The first step is to identify what you need help with. Are you looking for a “soup-to-nuts” solution that covers the entire spectrum of the SAM process from start to finish? Or just a portion of the process? If it’s the latter, what pieces would you be looking to hand off? Do you require assistance with just one publisher or several? A small set of products, or the entirety of a publisher’s catalog? What do you struggle with the most? Does just one publisher in particular keep you awake at night? Is there a specific portion of the software lifecycle that challenges your team? Are you having difficulty enforcing internal SAM policies company-wide? How well is internal communication working?

Evaluating your current SAM challenges will help you understand what your SAM Managed Service partnership should look like once it’s up and running. Then, you can use this list of priorities to work with your Managed Service partner to formulate a roadmap to implement the solution. This roadmap will also help govern delivery of services during the term of the agreement. Work with your Managed Service partner to develop process flows and diagrams to formalize how the service should be delivered, and who will be accountable for what. Once you’ve agreed on the roadmap, you can arrive at a suitable Statement of Work to outline service expectations and timelines.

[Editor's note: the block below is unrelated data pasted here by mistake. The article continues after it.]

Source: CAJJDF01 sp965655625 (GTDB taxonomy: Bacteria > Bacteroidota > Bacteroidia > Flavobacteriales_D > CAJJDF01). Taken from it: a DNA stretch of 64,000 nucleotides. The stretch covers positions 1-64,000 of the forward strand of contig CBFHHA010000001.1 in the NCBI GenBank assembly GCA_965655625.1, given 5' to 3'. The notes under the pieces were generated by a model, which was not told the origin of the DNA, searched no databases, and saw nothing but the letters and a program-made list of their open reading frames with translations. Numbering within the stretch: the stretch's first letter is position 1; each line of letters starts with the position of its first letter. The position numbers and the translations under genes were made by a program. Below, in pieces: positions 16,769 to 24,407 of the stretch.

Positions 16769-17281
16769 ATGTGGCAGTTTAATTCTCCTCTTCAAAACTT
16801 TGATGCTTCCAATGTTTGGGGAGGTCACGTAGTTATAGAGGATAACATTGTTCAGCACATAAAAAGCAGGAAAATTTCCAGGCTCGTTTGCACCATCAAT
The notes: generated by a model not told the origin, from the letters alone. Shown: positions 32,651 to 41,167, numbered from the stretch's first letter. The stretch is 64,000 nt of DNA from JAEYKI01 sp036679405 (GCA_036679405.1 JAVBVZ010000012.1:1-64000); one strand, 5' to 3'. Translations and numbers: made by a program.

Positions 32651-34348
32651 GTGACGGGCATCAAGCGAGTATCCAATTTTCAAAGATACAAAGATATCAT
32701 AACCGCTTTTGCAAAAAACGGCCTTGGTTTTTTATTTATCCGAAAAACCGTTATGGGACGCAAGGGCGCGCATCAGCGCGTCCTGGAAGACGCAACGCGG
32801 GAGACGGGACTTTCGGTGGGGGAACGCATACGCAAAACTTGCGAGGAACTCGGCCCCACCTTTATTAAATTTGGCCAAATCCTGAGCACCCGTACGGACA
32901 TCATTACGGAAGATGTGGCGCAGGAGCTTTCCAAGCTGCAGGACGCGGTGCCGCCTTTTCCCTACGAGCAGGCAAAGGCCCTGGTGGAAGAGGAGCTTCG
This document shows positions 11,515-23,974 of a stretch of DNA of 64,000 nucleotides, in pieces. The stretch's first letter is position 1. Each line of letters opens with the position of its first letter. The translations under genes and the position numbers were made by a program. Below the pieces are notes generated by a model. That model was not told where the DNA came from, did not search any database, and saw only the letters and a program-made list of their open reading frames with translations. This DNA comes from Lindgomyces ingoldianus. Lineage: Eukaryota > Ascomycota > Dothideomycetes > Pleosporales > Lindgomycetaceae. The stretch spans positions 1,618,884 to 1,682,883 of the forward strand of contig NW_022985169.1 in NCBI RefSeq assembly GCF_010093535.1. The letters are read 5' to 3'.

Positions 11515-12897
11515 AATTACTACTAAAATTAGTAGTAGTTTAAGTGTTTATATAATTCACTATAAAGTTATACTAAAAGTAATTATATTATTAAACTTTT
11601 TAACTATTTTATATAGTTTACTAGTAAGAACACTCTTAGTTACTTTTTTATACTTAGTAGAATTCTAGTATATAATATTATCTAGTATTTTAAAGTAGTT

Be sure the Managed Service is designed with enough flexibility to accommodate changes in your organization’s day-to-day operation. It should be able to grow and evolve to provide your SAM team with a reliable collaboration arrangement for the long term. When evaluating prospective partners, ask how they can ensure that their service will adapt to future changes. Of course, this might require periodic adjustments to the Managed Service agreement’s terms and pricing structure. But if your partner is unable to accommodate adjustments and just wants to provide an off-the-shelf, one-size-fits-all solution, this should stand out as a red flag in your evaluations.

Conclusion

With today’s challenging and intricate software asset management landscape, and the ever-growing demands on SAM teams, there is a solid case to be made for a SAM Managed Service in many organizations. Its value extends from its practical time-efficiency benefits to its financial and budgeting advantages. It can help a SAM team move confidently forward while improving compliance and reducing the negative financial impacts of compliance issues. Done well, a SAM Managed Service can add functional enhancements that greatly aid in effective, proactive SAM delivery across the entire organization.

About the Author

David Ingram is the Principal Consultant for Siwel Consulting, Inc.